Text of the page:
In our last episode, we heard about a 2014 meta-analysis from Graham and Santangelo, where they examined 53 studies with over 6,000 students. This meta-analysis showed that there is research to support both 'spelling as caught' and 'spelling as taught' approaches but that formal spelling instruction leads to much better outcomes.
But let's examine something a little closer to home. A 2017 paper by Susan Dymock and Tom Nicholson from Waikato University, New Zealand, looked at the impact of different types of spelling instruction on 55 year-three students. They compared the impact of two different types of instruction. The first type of instruction involved a combination of a focus on phonics and teaching the doubling suffix convention. The second type of instruction involved children practising a list of words with the 'look, say, cover, write, check,' approach and putting those words into sentences. This was called the list group. Dymock and Nicholson found that after 10 weeks of these varied spelling approaches, both groups made gains, but the group of students taught via explicit phonics and the 'doubling rule' outperformed the list group. Further, they were better able to transfer their new learning to unknown words. That's so important.
Significant gains in outcomes after explicit or formal spelling instruction is not new. However, memorization strategies continue to play a central role in our classrooms. This isn't because teachers don't care about their students or that they're not smart, but because it just takes so long for research to transfer to practice in education. I think this lag happens because it's one thing to state that explicit instruction works better than memorisation strategies and accept that to be true and it's a whole other thing to know what instruction looks like in your classroom and make it happen.
My experiences with schools
But there are upper primary teachers taking the bull by the spelling horns and making a difference here. In one school I've been working with this year, the year three teachers have recognized that their students are good readers but not good spellers. They've also recognized the importance of students possessing fluency at working with the full alphabetic code and that they have needed to spend some time this year helping them build strong foundations in this area.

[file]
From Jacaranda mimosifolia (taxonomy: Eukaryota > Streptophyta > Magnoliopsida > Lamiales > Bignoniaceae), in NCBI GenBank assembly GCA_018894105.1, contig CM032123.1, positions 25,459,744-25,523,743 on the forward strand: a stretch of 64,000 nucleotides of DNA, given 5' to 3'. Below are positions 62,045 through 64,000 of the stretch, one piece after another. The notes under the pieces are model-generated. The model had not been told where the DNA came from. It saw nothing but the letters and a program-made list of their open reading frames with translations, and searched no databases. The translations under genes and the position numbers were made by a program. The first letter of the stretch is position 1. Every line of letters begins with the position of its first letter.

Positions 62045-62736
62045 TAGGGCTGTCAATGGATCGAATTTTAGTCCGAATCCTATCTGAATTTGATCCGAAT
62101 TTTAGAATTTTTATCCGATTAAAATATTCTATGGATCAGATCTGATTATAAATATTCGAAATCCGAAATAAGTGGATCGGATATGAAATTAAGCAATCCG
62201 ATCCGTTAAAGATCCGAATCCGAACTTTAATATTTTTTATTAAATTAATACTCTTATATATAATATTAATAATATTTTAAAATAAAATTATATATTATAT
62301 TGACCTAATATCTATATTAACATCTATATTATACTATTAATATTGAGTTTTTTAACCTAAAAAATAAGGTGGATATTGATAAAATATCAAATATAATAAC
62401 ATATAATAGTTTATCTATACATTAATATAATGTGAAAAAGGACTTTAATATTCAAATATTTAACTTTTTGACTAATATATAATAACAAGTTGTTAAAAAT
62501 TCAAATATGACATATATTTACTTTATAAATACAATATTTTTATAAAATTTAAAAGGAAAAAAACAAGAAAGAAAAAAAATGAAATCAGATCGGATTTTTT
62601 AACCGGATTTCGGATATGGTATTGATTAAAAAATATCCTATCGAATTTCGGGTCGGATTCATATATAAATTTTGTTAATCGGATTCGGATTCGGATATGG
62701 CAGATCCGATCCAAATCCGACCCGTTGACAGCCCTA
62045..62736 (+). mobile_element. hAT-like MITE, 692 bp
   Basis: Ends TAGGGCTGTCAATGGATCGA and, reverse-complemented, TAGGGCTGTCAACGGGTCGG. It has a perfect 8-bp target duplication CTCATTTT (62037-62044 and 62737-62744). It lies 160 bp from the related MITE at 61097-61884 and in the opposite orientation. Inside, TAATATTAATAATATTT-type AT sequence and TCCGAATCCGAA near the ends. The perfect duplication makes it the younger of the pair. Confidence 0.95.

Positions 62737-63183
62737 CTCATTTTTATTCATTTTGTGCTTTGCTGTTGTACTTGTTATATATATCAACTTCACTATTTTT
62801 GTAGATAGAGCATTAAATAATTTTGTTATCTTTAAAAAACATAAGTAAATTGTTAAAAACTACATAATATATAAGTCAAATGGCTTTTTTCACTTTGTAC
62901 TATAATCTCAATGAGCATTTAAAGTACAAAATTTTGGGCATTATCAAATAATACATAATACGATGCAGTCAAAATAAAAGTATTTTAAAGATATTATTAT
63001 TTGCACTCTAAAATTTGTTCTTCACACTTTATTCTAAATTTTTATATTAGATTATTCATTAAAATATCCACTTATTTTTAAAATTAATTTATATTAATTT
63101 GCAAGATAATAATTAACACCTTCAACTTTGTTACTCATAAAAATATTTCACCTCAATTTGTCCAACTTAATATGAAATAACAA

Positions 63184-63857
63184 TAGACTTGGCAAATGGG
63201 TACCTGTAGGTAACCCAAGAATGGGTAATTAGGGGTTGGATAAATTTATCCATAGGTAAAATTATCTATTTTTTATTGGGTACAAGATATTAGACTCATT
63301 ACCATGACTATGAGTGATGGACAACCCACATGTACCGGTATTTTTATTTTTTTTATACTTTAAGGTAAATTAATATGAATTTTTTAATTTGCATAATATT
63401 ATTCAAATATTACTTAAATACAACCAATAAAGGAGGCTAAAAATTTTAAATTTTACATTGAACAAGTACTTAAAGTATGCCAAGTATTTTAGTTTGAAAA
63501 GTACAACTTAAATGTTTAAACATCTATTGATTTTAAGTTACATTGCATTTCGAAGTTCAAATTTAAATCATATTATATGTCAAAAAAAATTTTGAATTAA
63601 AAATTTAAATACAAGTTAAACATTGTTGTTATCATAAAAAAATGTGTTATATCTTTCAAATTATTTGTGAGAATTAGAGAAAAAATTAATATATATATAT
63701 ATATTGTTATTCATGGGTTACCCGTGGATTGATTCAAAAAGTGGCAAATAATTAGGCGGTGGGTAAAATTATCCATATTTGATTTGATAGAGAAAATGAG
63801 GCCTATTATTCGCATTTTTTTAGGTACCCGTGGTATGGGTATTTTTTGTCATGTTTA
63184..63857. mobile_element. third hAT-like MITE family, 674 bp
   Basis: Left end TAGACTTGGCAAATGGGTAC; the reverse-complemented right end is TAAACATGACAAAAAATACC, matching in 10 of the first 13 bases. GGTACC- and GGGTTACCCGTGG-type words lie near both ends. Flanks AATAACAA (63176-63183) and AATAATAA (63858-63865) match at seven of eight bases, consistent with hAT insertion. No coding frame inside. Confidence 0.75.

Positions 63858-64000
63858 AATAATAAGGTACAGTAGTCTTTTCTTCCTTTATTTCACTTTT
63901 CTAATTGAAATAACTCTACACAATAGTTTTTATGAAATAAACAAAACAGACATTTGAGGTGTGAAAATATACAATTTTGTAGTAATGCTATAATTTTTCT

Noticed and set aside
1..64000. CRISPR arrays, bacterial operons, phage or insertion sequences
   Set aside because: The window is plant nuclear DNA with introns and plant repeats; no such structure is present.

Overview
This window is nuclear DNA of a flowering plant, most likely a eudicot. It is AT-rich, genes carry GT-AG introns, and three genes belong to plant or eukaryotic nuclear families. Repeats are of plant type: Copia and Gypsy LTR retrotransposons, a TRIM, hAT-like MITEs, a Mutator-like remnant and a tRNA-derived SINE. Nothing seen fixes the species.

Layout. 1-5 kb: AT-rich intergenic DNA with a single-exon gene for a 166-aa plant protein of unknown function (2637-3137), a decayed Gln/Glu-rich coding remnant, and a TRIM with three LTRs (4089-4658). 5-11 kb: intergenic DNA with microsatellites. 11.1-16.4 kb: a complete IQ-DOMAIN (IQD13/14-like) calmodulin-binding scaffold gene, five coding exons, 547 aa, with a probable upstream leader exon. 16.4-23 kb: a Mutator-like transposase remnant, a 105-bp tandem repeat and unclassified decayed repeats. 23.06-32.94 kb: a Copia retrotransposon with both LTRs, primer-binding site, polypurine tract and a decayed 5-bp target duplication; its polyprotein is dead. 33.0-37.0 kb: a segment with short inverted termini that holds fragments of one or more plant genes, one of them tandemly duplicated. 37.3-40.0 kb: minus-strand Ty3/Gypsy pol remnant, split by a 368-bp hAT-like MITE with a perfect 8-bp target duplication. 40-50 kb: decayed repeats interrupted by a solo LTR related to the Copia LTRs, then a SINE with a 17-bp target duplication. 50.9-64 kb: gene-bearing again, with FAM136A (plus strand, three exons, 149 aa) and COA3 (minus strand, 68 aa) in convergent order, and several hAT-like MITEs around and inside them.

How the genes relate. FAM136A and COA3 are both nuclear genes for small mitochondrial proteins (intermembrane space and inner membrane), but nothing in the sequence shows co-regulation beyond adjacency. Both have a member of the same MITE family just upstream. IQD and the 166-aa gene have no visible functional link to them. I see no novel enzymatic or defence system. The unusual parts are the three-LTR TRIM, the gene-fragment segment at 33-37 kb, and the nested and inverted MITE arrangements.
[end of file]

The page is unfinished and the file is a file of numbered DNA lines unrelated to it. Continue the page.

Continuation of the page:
This school has chosen to adopt Reading Success in Action for early years phonics instruction. So, the year three teachers are using it as well. They started with book number two, which introduces the complex code and, after a term and a half, reported that the accuracy of their students' spelling and the quantity and quality of writing they are now producing is far superior to what they were able to produce at the start of the year. You see, these students have great oral skills and great reading skills, but they were doing things just because they could do them, not because they understood them. This really showed up in their spelling and writing. The phonics instruction in these classes is not done at the same pace as the initial instruction provided in the year one class because it really is more of a reminder and a way to show the connection between phonemes and graphemes and that they can use them for both reading and spelling.
The lesson structure is exactly the same as what the year one teachers are doing in their classrooms, except the children aren't reading decodable texts or using other elements that younger children need. Remember, most of these students already look okay on their reading assessment. These teachers are keeping data to monitor student progress, which is wonderful. Most pleasingly, a student who had previously screened as having a high probability of dyslexia is now no longer showing a likelihood of dyslexia at all on the screening tool that the school is using. I've seen this student's spelling test results, and she's now using complex spelling representations and accurately representing all phonemes in words, and if you have students with difficulty, you'll understand what an enormous leap in learning this represents.